Compressed Air Unavailable?
With supply chain issues being what they are, there’s always a risk that certain items will face shortages.
If you want to clean your computer and can’t get your hands on a can of the good stuff, what options do you have besides your hair dryer?
Electric Can of Air
This little device looks a lot like a hair dryer, but it’s made to be safe for all of your laptop components.
This is a great alternative to buying cans of compressed air since it’s a one-time purchase. You’ll probably spend at least $50 on it, but over your lifetime and the lifetime of this device, you’ll save money when you compare it to buying the cans all that time.
These usually have various tips so that you can cater the air to specific parts of your computer. They need a power source, so they’re not as portable as a can of compressed air.
The power cords are usually quite generous, and these may be a great option in an office environment or if you have a lot of home electronics that you’ll want to dust off regularly.
However, they’ve also got other uses around the house, and many of them can blow up air mattresses and swim floats.
Rubber/Silicon Dust Blower
While you’re not going to get the same compression levels with a hand pump, you can use these handheld devices for much longer than a can of compressed air.
It won’t run out, and in some cases, they cost less than a single can of compressed air.
They feature a nozzle and squeezing the bladder forces air out at a higher pressure than normal. Release and repeat. These work well for the internal and external components of your computer.
Try not to touch the nozzle end, as you may transfer oils from your hands into your laptop components.
New, Clean Makeup Brushes
These are great for gently brushing away crumbs and dirt on your keyboard and in the joints of your computer.
They generally won’t do any damage to those external components. However, they’re not recommended for the internal parts since they could deposit fibers onto the inside.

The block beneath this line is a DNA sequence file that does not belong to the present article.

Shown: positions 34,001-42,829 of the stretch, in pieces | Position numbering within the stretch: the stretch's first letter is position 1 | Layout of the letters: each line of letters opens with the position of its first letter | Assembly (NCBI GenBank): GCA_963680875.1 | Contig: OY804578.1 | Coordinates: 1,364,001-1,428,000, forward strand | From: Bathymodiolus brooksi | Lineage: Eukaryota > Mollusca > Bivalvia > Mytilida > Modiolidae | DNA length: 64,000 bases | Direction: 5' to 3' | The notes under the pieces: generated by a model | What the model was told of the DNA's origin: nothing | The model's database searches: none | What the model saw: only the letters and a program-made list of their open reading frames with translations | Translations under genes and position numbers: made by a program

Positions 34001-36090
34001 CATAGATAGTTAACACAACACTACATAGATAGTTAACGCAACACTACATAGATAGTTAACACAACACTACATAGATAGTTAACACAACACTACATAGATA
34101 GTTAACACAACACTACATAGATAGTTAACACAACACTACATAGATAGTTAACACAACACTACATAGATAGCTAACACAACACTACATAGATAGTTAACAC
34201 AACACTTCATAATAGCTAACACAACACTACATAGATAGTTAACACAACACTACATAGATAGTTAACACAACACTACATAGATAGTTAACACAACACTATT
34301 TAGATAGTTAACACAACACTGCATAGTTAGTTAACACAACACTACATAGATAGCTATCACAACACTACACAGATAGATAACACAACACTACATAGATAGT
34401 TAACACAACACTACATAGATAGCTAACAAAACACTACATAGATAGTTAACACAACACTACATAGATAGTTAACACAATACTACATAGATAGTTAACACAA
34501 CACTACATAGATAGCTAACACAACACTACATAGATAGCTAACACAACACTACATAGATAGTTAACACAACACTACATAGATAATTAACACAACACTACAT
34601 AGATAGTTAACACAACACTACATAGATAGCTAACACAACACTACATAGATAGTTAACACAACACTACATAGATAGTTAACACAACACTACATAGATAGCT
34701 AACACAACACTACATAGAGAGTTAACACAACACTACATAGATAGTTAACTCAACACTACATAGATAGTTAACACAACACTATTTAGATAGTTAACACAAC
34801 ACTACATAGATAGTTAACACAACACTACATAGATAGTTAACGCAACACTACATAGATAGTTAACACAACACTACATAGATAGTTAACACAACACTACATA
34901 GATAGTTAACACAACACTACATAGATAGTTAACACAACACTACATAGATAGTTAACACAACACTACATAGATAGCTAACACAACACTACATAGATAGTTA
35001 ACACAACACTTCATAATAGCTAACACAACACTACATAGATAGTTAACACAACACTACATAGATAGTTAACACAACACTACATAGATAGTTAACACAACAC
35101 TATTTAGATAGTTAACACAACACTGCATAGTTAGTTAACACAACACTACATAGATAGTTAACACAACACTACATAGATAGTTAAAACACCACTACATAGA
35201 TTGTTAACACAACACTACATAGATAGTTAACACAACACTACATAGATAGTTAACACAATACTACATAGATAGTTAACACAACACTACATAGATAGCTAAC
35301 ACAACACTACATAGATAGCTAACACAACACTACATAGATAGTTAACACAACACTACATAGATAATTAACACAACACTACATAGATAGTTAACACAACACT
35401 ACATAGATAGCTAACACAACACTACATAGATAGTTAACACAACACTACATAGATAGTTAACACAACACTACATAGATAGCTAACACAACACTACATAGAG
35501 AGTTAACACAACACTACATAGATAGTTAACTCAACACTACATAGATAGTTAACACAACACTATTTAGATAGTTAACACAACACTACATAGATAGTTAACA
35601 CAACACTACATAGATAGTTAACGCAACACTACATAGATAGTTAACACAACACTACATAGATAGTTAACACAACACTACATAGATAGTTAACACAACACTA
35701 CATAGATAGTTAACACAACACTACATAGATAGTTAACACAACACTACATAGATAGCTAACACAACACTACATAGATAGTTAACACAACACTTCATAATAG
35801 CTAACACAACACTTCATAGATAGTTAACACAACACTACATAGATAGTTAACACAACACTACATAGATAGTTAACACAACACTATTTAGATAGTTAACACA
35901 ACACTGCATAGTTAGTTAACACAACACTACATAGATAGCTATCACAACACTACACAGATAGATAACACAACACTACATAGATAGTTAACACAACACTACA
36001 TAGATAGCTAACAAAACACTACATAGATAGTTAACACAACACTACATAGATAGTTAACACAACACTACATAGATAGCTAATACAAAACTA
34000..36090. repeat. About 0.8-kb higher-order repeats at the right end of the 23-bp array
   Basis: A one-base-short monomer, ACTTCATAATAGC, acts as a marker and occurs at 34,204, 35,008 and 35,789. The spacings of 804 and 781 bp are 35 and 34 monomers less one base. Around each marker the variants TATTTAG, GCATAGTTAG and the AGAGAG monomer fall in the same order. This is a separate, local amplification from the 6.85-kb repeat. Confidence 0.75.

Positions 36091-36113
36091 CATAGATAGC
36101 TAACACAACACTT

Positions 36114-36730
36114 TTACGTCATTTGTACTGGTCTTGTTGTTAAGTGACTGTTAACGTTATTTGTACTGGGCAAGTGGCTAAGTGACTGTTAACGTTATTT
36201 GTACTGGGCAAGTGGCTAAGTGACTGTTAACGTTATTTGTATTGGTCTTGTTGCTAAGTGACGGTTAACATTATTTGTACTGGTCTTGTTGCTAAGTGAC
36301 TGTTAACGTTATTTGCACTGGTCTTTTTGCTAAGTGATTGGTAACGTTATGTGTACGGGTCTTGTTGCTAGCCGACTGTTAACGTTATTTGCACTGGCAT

A brushing motion can also generate static, damaging your computer’s components.
Again, these are only good for the outside.
They’re an excellent way to get dust and fingerprints off your screen. If you find that you’re dealing with a lot of fingerprints, you can use a spray-on screen cleaner.
Use a minimal amount of the spray, and apply it to the microfiber first before wiping your screen.
Err on the side of caution here so that you don’t end up with drips that could seep under your screen and work their way inside.
Things to Remember When Cleaning Your Laptop
It’s always best practice to power down your laptop and unplugs it before you start cleaning.
This helps eliminate some of the risks to your laptop and yourself, and if you’re cleaning your keyboard, it will just be a lot easier.
You won’t accidentally turn on some feature by depressing just the right sequence of keys.
If possible, use items geared towards cleaning laptops instead of DIY alternatives, especially on the internal components.
Outsource the Task
Most of us only take our laptops to a computer store when we experience some problem, but many local computer stores provide cleaning services.
Prices will vary, but it’s a good idea if you consider it analogous to changing your oil.
Regular cleanings will help your computer last much longer, and if you build a relationship with your local store, you can keep an eye on your laptop’s functioning as it starts to age.